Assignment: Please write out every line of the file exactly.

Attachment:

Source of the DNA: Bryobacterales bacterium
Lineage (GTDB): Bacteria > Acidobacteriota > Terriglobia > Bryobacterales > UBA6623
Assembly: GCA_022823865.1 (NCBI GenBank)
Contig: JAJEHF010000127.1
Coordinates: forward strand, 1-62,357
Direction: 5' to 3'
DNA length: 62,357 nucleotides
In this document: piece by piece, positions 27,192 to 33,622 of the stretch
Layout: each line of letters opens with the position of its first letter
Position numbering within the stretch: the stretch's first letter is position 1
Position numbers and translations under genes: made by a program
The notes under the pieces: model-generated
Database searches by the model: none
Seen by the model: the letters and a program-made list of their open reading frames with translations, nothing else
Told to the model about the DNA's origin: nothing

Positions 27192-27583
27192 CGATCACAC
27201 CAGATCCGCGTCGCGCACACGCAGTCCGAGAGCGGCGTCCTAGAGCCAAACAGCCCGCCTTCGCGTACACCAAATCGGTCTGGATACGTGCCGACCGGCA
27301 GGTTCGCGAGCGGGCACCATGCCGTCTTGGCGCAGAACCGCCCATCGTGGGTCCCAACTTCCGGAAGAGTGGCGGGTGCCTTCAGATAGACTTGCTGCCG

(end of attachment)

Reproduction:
Source of the DNA: Bryobacterales bacterium
Lineage (GTDB): Bacteria > Acidobacteriota > Terriglobia > Bryobacterales > UBA6623
Assembly: GCA_022823865.1 (NCBI GenBank)
Contig: JAJEHF010000127.1
Coordinates: forward strand, 1-62,357
Direction: 5' to 3'
DNA length: 62,357 nucleotides
In this document: piece by piece, positions 27,192 to 33,622 of the stretch
Layout: each line of letters opens with the position of its first letter
Position numbering within the stretch: the stretch's first letter is position 1
Position numbers and translations under genes: made by a program
The notes under the pieces: model-generated
Database searches by the model: none
Seen by the model: the letters and a program-made list of their open reading frames with translations, nothing else
Told to the model about the DNA's origin: nothing

Positions 27192-27583
27192 CGATCACAC
27201 CAGATCCGCGTCGCGCACACGCAGTCCGAGAGCGGCGTCCTAGAGCCAAACAGCCCGCCTTCGCGTACACCAAATCGGTCTGGATACGTGCCGACCGGCA
27301 GGTTCGCGAGCGGGCACCATGCCGTCTTGGCGCAGAACCGCCCATCGTGGGTCCCAACTTCCGGAAGAGTGGCGGGTGCCTTCAGATAGACTTGCTGCCG